For the 59th time, Coiner Park on Highway 99 will transform into Bohemia City in a three-day festival meant to honor Cottage Grove’s history and serve as the city’s largest tourism draw of the year.
On Monday night, the Bohemia Mining Days (BMD) board came before the council to give an update on the festival that relies on sponsors, carnival revenue and some help from the city to fund its $52,000 budget.
Festival coordinator Cindy Weeldreyer, who has been involved in the festival for more than 30 years, introduced several board members and gave a rundown of activities and events at this year’s festival to a council that was sorely divided.
While all of its members supported BMD, lines were drawn between the residents of Slabtown and Lemati. A long-held tradition, BMD sees residents don buttons identifying them as a resident of either town and re-enacting the feud that saw a very real fight break out in the 19th century that eventually split Cottage Grove into two; Slabtown and Lemati.
City councilors donned old-western gear and chided each other over the state of their respectful cities in-between updates from Weeldryer who detailed changes to this year’s festival as well.
For the first time in 59 years, BMD will not be operational on Sunday, but rather see only three days of celebration. The board made the announcement earlier this year, citing the immense volunteer effort of taking down the infrastructure that creates the illusion of Bohemia City in Coiner Park as well as finances. The group noted that the carnival is one of the largest revenue streams for the event and this year, there was a scheduling roadblock.
“This year, July 1 fell on a Sunday and they count that as the first weekend of July,” Weeldreyer said. “So, this year, the way traveling carnivals work, this year, we’re competing with the Lane County Fair,” she said of the decision to pull back a day.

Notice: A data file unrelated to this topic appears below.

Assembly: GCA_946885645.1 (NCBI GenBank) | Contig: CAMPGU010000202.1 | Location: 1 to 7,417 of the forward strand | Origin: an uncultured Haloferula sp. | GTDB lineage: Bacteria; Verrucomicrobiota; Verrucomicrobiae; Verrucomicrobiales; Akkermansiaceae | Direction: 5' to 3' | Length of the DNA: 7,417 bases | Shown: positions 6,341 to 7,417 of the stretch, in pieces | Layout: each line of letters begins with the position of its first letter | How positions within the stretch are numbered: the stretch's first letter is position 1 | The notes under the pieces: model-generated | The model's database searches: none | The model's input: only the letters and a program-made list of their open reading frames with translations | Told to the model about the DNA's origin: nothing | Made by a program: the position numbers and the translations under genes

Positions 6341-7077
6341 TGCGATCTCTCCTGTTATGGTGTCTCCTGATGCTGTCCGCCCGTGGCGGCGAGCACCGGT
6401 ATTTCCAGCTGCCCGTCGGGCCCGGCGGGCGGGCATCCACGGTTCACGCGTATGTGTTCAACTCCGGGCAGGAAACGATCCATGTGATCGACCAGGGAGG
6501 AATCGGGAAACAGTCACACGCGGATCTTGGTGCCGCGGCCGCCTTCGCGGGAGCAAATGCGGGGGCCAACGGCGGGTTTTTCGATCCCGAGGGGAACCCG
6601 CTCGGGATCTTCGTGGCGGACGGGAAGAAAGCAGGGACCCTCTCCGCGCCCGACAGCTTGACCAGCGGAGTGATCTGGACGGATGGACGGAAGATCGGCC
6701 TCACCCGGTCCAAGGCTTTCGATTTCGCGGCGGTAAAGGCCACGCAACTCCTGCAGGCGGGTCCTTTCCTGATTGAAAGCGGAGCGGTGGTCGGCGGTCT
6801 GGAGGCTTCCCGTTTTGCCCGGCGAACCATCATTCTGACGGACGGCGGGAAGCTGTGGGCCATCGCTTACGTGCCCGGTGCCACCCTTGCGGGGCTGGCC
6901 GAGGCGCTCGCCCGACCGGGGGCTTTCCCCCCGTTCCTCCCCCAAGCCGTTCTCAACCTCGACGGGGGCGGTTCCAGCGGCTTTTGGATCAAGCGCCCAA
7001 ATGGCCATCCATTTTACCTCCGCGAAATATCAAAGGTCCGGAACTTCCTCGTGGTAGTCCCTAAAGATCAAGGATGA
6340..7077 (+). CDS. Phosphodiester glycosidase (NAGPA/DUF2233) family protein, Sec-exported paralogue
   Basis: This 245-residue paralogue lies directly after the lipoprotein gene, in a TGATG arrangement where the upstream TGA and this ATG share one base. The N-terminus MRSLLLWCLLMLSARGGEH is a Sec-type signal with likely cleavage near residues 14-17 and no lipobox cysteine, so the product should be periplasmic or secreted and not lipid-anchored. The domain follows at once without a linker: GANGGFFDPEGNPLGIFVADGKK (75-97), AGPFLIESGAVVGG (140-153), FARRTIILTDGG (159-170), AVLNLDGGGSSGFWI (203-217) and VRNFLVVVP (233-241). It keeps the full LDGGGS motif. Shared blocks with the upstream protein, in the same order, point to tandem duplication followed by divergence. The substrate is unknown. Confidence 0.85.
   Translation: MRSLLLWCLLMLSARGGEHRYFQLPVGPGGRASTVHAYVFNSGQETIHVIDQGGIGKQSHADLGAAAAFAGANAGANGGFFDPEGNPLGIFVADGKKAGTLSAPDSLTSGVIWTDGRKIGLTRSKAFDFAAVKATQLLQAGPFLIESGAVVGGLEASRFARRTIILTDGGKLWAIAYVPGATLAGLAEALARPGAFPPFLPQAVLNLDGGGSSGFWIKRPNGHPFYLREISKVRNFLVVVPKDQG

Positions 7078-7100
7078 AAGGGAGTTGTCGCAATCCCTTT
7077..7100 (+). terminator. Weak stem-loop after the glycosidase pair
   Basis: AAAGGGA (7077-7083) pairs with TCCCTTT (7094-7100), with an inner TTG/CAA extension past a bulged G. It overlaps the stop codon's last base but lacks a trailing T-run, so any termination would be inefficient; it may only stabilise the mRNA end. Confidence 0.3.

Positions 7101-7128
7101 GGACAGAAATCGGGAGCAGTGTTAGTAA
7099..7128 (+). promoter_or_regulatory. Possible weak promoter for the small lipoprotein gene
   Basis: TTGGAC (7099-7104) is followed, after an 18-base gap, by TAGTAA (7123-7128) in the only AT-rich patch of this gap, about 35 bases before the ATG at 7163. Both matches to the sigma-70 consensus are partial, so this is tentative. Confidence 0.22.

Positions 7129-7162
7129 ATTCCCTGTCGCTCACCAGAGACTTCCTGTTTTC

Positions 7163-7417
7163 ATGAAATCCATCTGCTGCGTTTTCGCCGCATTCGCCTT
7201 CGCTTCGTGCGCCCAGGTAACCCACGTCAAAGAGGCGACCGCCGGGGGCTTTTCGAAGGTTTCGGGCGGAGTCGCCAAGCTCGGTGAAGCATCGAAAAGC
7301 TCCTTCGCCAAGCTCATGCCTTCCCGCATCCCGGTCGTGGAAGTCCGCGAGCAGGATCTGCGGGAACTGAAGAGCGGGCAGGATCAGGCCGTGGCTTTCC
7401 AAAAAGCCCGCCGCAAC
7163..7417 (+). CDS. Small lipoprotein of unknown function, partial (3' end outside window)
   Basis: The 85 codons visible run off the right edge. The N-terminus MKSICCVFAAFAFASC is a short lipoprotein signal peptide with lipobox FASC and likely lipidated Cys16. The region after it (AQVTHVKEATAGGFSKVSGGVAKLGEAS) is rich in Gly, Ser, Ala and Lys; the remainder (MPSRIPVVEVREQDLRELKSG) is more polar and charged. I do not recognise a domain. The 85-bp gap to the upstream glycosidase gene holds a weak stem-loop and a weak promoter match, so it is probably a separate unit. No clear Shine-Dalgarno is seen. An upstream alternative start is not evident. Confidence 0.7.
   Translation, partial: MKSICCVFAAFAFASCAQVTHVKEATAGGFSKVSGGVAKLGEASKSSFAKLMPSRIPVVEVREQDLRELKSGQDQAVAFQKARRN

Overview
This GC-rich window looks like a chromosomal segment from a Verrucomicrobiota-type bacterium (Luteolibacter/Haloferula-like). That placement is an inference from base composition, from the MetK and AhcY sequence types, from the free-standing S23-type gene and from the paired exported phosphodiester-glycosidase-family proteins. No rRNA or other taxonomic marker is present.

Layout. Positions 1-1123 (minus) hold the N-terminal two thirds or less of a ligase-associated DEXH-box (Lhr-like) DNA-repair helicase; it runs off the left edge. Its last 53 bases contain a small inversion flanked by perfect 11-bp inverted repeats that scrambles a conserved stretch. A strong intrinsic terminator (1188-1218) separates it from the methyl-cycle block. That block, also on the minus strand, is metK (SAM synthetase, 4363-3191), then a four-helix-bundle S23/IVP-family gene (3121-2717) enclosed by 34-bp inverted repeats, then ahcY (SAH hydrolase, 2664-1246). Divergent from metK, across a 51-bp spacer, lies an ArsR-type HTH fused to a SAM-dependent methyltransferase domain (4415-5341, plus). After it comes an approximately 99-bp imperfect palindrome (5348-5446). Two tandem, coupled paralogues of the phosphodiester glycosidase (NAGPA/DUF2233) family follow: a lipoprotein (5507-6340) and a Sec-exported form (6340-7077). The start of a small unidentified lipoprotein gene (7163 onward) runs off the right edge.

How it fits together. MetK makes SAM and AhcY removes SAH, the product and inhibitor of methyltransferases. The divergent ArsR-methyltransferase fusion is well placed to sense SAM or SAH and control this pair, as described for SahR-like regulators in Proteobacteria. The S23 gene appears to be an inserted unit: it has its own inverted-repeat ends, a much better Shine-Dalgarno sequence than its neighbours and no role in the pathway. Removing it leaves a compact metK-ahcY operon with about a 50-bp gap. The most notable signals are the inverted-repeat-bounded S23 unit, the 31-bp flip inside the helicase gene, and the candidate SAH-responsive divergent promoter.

The group also officially pinned councilor Bob Ehler as the BMD Marshal; a position he occupied for the first time last year after former mayor Gary Williams was elected East Lane Commissioner and hung up his marshal’s badge. As marshal, Ehler will patrol the festival and issue citations for jay walking and not smiling enough.
Weeldreyer and BMD President Cathy Simmons also talked-up the new attractions at BMD this year including the zip line they said was a new source of revenue and the kids zone that featured infrastructure tie-dyed by local residents who could opt to buy pieces after the festival. The group plans to auction off remaining pieces for additional revenue.
“If it weren’t for the city and Sharon Jean, we wouldn’t be here,” Weeldreyer said, speaking to the loans and donations made by the city. The festival has struggled financially in the past with resident Sharon Jean volunteering and managing to pull the event out of the red and into the black, twice. According to Simmons, the festival did not lose money last year.
The BMD board concluded its presentation to the council by issuing a reminder that carnival tickets are currently on sale and that it has decided to institute late fees for anyone who signs up for the parade after this coming Friday, July 13. There are currently 18 entries.
“I don’t know what it is about our parade but we get a stampede the last three or four days,” Weeldreyer said. “And on the day of, too. So, this year, if you sign up after Friday, it’s going to be more expensive and if you sign up on the day of it’s going to be even more.”
For more information about the festival or to sign up for the parade or to volunteer, visit BohemiaMiningDays.org.